‘No compromise’ is a mantra that is often banded about, especially in highly ideological or religious circles. In these contexts, there is often a feeling of being under cultural pressure to behave in ways contrary to strongly held ideas and beliefs.
The reality is that compromise is integral to being in relationship with other people. Whether you are a family deciding where to go on holiday, a neighbourhood creating a community plan, or a business team deciding it’s go to market strategy – compromise is essential.
There is a difference between a compromise of values and a compromise of preference. I would suggest that compromising values is something to be avoided, however, compromising personal preferences is something that should be a part of everyday life and relationships.
If you want to live totally without compromise, you had better live alone. If you want to create neighbourhood your way, then you had better be a hermit. If you think you have the only business solution, you had better be a sole trader. Only the solitary life requires no compromise whatsoever.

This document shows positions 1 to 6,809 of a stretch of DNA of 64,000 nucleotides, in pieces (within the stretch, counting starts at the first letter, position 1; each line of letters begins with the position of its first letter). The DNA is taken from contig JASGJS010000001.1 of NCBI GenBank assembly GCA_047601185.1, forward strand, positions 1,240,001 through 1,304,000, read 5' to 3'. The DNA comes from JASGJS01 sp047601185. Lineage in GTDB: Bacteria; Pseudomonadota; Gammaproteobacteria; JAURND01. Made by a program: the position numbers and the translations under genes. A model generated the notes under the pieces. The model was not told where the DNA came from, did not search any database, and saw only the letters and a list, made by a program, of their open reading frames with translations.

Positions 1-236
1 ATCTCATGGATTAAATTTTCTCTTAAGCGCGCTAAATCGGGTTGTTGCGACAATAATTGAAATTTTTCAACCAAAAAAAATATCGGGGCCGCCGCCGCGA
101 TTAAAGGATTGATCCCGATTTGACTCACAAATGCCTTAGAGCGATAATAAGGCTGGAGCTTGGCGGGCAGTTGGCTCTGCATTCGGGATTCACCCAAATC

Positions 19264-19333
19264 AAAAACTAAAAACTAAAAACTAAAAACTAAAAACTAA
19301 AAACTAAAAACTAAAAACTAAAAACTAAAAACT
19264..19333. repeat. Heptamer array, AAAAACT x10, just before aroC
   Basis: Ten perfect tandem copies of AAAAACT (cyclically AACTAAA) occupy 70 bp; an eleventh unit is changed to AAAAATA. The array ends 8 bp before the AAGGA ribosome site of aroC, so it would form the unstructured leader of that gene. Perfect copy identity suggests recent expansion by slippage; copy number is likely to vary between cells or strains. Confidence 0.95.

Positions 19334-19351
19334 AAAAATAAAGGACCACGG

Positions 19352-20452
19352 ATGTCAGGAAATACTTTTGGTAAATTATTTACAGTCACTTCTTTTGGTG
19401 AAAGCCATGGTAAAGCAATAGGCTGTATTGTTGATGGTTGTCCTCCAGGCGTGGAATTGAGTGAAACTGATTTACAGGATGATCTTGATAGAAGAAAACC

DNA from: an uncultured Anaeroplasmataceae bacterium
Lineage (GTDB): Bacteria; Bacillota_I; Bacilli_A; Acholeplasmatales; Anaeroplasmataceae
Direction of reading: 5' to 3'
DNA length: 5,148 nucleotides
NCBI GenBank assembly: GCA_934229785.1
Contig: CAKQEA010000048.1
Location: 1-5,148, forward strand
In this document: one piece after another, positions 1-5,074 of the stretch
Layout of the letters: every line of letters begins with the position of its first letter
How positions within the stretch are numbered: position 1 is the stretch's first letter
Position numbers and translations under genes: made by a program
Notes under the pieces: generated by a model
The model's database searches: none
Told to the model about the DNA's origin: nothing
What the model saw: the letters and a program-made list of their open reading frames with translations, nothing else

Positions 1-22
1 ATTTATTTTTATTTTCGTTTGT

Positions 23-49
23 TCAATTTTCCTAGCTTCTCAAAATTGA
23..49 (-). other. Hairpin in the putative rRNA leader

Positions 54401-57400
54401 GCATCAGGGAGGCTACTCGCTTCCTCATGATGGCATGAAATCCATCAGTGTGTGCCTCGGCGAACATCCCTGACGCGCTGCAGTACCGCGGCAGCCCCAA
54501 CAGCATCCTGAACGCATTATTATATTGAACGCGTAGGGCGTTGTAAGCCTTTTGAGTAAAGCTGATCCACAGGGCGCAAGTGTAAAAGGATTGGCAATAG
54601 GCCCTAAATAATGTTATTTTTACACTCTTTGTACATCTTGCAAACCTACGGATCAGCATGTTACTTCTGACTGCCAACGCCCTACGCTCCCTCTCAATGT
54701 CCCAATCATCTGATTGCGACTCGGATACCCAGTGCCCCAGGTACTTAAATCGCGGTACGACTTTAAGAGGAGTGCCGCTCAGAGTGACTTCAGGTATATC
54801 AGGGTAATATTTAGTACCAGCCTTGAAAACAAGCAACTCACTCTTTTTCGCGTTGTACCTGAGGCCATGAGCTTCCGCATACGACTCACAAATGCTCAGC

Every marriage has to work out its way of disagreeing well. I am a strong personality and so without thinking I assert what I want about how our family does things. It’s a continual challenge for me to hold back and let other family members voice their preferences and make decisions their way.
Disagreeing well means compromising. It means listening, hearing and understanding another’s opinion. It means continually making space for other people’s voices, preferences and contribution. This can only happen if our voice, our preference and our contribution is not dominant. If we insist on our voice being the loudest, insist on having things our way and insist on our contribution always being centre stage, we will continue to disagree badly with others.
All relationships experience disagreement. The challenge and opportunity is how we handle this disagreement. If being right is more important than having good relationships, then we could find ourselves with a string of broken relationships trailing behind us. At the heart of good relationships is the ability to say “yes” to compromise.